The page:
“It's been a beautiful opportunity to be able to represent a community that I am so proud of and I am so part of,” Josh Banday said about playing Dennis, Nell’s immediate supervisor at work and an out and proud queer character. “It's been a beautiful way to connect with Dennis and to tell a story with authenticity and real emotion behind it. I have to thank these guys behind me,” he said, pointing to the producorial team of Casey, David, and Dean Holland. “They did such a bang-up job with it, and I love them for it. But don't tell them. I don't want them to get a big head.”
Most of the characters in Nell’s world are there because they have to be, whether they’re colleagues or her roommate. There is one major exception, though, through the character of Cricket, the widow of her first obituary assignment. “Gina, she is such a boss,” actress Angela Gibbs shared about her co-star, who also executive produces the series. “I have watched her day after day come in. She takes care of herself. She took good care of herself through this pregnancy but also really showed up to talk with Casey and David, to talk with Dean, to discuss how this could work or that could work. She'd look out for me. ‘Are you comfortable in that?’ She'd stop, and she'd say, ‘I want to thank all of the background because we value you because, without you, we would not have a show.’ It starts at the top. I remember, early on, you all made a declaration that we can have a great show and have a good time, and so they brought together this wonderful crew and this cast. I just want to say thank you [to Gina] for being such a queen.”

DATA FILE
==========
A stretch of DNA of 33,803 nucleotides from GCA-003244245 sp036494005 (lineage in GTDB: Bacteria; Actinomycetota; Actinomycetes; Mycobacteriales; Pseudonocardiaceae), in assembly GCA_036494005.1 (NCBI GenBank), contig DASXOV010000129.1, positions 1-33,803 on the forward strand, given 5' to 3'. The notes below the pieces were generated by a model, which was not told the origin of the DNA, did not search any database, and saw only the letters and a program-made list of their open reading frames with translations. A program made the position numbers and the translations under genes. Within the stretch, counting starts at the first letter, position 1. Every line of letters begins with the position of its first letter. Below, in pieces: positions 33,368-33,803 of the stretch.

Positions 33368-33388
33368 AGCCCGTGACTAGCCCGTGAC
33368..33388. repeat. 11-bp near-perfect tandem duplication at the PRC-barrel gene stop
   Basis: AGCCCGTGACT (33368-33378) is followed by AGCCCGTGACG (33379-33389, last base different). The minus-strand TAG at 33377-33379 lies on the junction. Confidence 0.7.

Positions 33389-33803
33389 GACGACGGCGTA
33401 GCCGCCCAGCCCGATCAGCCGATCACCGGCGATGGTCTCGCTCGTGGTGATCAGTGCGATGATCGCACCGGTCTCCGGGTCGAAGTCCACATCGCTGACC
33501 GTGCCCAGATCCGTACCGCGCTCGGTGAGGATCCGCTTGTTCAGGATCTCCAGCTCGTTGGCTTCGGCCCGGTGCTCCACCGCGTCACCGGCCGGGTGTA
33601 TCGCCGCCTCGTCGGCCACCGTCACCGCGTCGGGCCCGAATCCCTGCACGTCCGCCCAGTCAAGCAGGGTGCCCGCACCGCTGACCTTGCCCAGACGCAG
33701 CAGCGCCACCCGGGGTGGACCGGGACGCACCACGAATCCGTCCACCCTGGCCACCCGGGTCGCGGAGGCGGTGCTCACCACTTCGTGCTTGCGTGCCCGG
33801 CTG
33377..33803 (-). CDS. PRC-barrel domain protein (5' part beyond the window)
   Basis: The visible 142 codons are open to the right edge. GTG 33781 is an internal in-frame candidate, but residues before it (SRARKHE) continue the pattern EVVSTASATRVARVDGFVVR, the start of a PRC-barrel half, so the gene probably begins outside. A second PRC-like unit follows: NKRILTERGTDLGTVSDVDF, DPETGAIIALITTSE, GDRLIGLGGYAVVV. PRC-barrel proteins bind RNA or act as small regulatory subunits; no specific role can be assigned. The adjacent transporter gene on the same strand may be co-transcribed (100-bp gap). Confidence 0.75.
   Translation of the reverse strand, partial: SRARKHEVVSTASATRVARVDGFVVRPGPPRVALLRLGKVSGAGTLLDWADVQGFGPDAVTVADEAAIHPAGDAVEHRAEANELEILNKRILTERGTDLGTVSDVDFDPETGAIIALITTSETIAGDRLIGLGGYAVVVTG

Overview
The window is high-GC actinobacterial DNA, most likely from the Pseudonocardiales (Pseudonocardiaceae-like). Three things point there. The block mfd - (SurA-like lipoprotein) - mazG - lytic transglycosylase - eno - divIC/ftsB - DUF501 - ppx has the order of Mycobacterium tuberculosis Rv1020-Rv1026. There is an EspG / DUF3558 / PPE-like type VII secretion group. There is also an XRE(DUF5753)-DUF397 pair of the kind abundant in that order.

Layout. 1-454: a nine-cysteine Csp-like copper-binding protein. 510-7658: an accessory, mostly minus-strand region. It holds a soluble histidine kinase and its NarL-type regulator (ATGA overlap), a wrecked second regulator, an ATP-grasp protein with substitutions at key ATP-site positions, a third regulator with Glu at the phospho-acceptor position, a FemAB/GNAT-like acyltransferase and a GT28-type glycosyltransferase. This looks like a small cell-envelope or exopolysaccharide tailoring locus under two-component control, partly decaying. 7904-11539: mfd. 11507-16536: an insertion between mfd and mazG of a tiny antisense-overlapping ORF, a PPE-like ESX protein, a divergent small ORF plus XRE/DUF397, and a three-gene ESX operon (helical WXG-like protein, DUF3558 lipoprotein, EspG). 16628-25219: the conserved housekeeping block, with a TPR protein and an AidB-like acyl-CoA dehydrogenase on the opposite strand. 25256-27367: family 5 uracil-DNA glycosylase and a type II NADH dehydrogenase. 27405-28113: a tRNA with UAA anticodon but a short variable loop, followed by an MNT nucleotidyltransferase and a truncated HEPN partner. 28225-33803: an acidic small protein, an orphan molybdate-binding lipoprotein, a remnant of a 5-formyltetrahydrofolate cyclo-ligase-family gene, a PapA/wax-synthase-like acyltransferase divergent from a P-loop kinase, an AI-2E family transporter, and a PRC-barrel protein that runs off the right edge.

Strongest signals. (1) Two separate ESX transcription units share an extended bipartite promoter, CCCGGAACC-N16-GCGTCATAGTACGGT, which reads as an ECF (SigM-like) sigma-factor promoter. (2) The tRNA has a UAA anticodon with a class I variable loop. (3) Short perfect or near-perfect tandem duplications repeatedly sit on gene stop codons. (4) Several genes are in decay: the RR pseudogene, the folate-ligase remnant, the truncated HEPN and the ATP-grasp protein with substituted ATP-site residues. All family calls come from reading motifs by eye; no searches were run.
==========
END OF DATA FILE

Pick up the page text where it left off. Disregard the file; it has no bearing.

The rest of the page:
Not Dead Yet kicks off with a double-episode premiere on Wednesday, February 8th, at 8:30/7:30c on ABC. Episodes will be available to stream on Hulu the day after air.